Financial Planning’s Influence

“One is sitting in the shade today because a tree was planted several years ago.” Buffett (Warren)
My underlying presumption as a financial life planner is that planning is a “positive” thing. The importance of planning is commonly recognised as a prerequisite for business success. In the personal environment, however, Benjamin Franklin’s advice that “by failing to prepare, you are planning to fail” often falls on deaf ears. Get the facts about Honolulu Financial Planning you can try this out.
This is usually because people believe they don’t have the time or expertise for personal financial planning, and they also don’t want to spend money on hiring a licenced financial planner, in my experience. Personal financial planning is considered pointless, even spineless, by a few people I’ve met who are so secure in their ability to make and hold substantial fortunes.
So, the aim of this article is to explain why financial life planning is crucial. I’ll discuss some of the latest planning methods, demonstrate how to prepare in reality, and discuss the outcomes.

Is it better to plan or not to plan?
Planning is something I am passionate about because it leads to results. Cold calling to set up meetings to sell insurance was my first sales job in financial services. My boss was fantastic, and she helped me organise my target market, pitch, call strategy, and everything else. My first call was right on, and I was able to arrange an appointment within minutes. My boss knew it was going to work, and my coworkers knew it was going to work. That is exactly what happened.

So, why should we budget and schedule our lives? For four factors, in my opinion:

1. To create a workable system for handling household finances.
2. To reach long-term targets as soon as possible
3. To ensure financial stability in the long run
4. To cope with losses in life

Let’s take a look at each one separately.

1. The budgetary system
Many citizens still do not have access to a financial system or framework. We always enter a fantasy world when it comes to expenditures, which are at the heart of financial planning. Even if a family can have a fairly detailed collection of current financial statements (assets, liabilities, revenue, expenditure, and estate), they are rarely able to project how those statements would look ten, or even five, years from now.

2. Objectives
Unfortunately, we live in an age where wealth is mostly created for its own sake rather than as a way to live a happy life. Money becomes a metaphor for the ego, and financial choices are often taken to defend or massage our egos rather than to help the achievement of our deepest life goals.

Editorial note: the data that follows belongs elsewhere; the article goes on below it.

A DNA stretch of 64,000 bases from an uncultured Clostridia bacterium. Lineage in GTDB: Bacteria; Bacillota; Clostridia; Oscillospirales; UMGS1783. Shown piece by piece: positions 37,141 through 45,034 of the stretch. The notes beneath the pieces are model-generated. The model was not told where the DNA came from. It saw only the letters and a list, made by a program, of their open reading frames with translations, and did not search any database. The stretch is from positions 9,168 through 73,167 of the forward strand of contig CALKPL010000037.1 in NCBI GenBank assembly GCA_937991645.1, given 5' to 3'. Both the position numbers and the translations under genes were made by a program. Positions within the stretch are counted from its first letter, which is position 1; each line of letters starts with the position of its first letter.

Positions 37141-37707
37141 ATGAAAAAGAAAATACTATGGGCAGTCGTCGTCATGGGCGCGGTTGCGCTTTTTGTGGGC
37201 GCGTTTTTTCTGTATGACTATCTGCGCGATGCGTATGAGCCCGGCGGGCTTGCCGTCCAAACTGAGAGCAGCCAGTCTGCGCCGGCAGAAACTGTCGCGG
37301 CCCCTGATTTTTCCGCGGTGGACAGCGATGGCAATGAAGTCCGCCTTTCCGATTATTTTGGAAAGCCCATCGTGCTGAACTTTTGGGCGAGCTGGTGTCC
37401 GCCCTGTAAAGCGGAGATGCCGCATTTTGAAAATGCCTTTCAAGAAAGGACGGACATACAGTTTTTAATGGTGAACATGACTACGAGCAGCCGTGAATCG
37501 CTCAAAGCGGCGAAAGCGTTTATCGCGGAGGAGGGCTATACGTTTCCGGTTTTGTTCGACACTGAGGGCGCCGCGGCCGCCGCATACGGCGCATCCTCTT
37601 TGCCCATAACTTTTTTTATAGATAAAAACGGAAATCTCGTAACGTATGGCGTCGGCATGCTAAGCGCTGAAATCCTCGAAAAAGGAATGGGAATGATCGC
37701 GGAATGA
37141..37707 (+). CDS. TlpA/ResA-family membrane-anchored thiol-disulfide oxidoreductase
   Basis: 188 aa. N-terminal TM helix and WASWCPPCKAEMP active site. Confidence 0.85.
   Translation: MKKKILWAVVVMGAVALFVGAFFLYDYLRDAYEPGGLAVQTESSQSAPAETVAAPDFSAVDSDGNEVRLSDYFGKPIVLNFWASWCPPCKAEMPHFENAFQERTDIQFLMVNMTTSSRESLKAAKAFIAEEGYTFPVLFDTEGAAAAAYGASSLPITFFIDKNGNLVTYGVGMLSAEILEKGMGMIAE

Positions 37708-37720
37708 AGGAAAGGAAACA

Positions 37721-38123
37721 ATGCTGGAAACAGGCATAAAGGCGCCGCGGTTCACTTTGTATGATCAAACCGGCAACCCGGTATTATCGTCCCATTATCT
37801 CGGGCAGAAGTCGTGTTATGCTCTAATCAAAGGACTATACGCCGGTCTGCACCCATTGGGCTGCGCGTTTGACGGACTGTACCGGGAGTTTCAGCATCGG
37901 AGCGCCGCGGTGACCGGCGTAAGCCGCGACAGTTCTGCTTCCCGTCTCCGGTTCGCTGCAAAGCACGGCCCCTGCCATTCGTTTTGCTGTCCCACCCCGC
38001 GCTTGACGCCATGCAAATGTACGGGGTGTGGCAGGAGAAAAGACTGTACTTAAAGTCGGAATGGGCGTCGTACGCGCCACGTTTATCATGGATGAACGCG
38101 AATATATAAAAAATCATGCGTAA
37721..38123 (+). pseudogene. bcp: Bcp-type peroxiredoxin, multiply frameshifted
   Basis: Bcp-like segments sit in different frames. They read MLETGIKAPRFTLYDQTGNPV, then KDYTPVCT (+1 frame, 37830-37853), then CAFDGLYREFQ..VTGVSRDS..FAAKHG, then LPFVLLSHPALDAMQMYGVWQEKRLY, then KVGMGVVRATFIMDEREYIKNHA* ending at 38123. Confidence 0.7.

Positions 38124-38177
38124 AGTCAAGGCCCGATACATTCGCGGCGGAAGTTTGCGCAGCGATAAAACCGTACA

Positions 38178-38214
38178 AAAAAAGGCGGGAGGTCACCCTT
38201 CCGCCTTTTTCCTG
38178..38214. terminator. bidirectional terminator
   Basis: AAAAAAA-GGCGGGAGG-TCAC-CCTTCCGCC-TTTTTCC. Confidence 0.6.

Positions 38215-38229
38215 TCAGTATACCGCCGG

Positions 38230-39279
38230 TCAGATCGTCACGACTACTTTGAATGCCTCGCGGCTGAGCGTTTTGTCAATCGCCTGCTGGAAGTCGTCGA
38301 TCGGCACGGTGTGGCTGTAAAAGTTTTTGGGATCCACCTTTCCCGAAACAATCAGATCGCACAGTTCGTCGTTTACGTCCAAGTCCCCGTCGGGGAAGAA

Money and life are inextricably linked. It is critical to establish specific life goals in order to provide guidance and to make sound financial decisions. So, whenever I’m asked for feedback on a potential investment, I always ask, “Will investing in this product allow you to achieve your goals more quickly and efficiently?” Frequently, the response is that it won’t.

3. Long-term security
Increased survival has a significant financial effect on families. The Three Drivers of Financial Freedom: savings, compound interest, and asset allocation are the keys to solving this. Although saving means cutting back on expenditure and likely jeopardising essential and immediate life objectives, financial life planning may assist in resolving these challenging short-term-long-term conflicts.

4. Dealing with Unforeseen Circumstances
Life has already kicked you in the teeth and will continue to do so in the future. Accept it and make preparations for it. From an annoyance but not too drastic car breakdown to the death of a near family member, life will give us a wide variety of curveballs. Create contingency plans that include a Security Fund and insurance. Insurance is something that no one enjoys (though I have yet to meet a widow who complained her husband was over insured).

The right to be free
What you’ll get out of well-defined goals and an organised, well-thought-out life and financial strategy to achieve those goals can be summed up in one word: independence.
What exactly is independence, which is a core theme in my work? True freedom comes from establishing and enforcing limits, as well as living a life focused on achieving your objectives within those boundaries. Personal development, or the ability to extend our limits, leads to more independence.